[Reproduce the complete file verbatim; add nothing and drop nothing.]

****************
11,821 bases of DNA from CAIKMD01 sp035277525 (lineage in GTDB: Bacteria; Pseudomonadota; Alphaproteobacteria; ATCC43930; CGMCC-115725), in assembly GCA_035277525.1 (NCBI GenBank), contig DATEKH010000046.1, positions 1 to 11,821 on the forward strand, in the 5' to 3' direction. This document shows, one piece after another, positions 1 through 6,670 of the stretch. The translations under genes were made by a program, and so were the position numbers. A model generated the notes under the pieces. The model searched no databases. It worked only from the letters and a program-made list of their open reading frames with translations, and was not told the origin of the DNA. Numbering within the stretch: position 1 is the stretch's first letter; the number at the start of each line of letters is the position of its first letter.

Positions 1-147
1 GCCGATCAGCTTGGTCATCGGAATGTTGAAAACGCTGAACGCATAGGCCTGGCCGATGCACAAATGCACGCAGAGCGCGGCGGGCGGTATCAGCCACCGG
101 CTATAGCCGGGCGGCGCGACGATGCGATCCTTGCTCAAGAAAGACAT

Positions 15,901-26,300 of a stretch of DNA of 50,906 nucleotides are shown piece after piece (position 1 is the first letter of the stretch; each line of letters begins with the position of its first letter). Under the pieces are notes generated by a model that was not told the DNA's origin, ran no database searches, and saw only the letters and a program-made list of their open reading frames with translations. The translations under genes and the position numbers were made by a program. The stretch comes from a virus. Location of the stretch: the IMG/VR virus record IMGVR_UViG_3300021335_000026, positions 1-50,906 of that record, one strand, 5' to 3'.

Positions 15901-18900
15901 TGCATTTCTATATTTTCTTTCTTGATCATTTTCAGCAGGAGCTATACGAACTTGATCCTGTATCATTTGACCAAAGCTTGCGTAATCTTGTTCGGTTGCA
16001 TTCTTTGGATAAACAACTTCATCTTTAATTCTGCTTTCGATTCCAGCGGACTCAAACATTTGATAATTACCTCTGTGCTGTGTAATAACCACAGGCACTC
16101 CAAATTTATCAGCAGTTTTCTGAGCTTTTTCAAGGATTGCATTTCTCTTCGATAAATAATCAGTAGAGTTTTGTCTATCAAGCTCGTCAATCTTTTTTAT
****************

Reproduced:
11,821 bases of DNA from CAIKMD01 sp035277525 (lineage in GTDB: Bacteria; Pseudomonadota; Alphaproteobacteria; ATCC43930; CGMCC-115725), in assembly GCA_035277525.1 (NCBI GenBank), contig DATEKH010000046.1, positions 1 to 11,821 on the forward strand, in the 5' to 3' direction. This document shows, one piece after another, positions 1 through 6,670 of the stretch. The translations under genes were made by a program, and so were the position numbers. A model generated the notes under the pieces. The model searched no databases. It worked only from the letters and a program-made list of their open reading frames with translations, and was not told the origin of the DNA. Numbering within the stretch: position 1 is the stretch's first letter; the number at the start of each line of letters is the position of its first letter.

Positions 1-147
1 GCCGATCAGCTTGGTCATCGGAATGTTGAAAACGCTGAACGCATAGGCCTGGCCGATGCACAAATGCACGCAGAGCGCGGCGGGCGGTATCAGCCACCGG
101 CTATAGCCGGGCGGCGCGACGATGCGATCCTTGCTCAAGAAAGACAT

Positions 15,901-26,300 of a stretch of DNA of 50,906 nucleotides are shown piece after piece (position 1 is the first letter of the stretch; each line of letters begins with the position of its first letter). Under the pieces are notes generated by a model that was not told the DNA's origin, ran no database searches, and saw only the letters and a program-made list of their open reading frames with translations. The translations under genes and the position numbers were made by a program. The stretch comes from a virus. Location of the stretch: the IMG/VR virus record IMGVR_UViG_3300021335_000026, positions 1-50,906 of that record, one strand, 5' to 3'.

Positions 15901-18900
15901 TGCATTTCTATATTTTCTTTCTTGATCATTTTCAGCAGGAGCTATACGAACTTGATCCTGTATCATTTGACCAAAGCTTGCGTAATCTTGTTCGGTTGCA
16001 TTCTTTGGATAAACAACTTCATCTTTAATTCTGCTTTCGATTCCAGCGGACTCAAACATTTGATAATTACCTCTGTGCTGTGTAATAACCACAGGCACTC
16101 CAAATTTATCAGCAGTTTTCTGAGCTTTTTCAAGGATTGCATTTCTCTTCGATAAATAATCAGTAGAGTTTTGTCTATCAAGCTCGTCAATCTTTTTTAT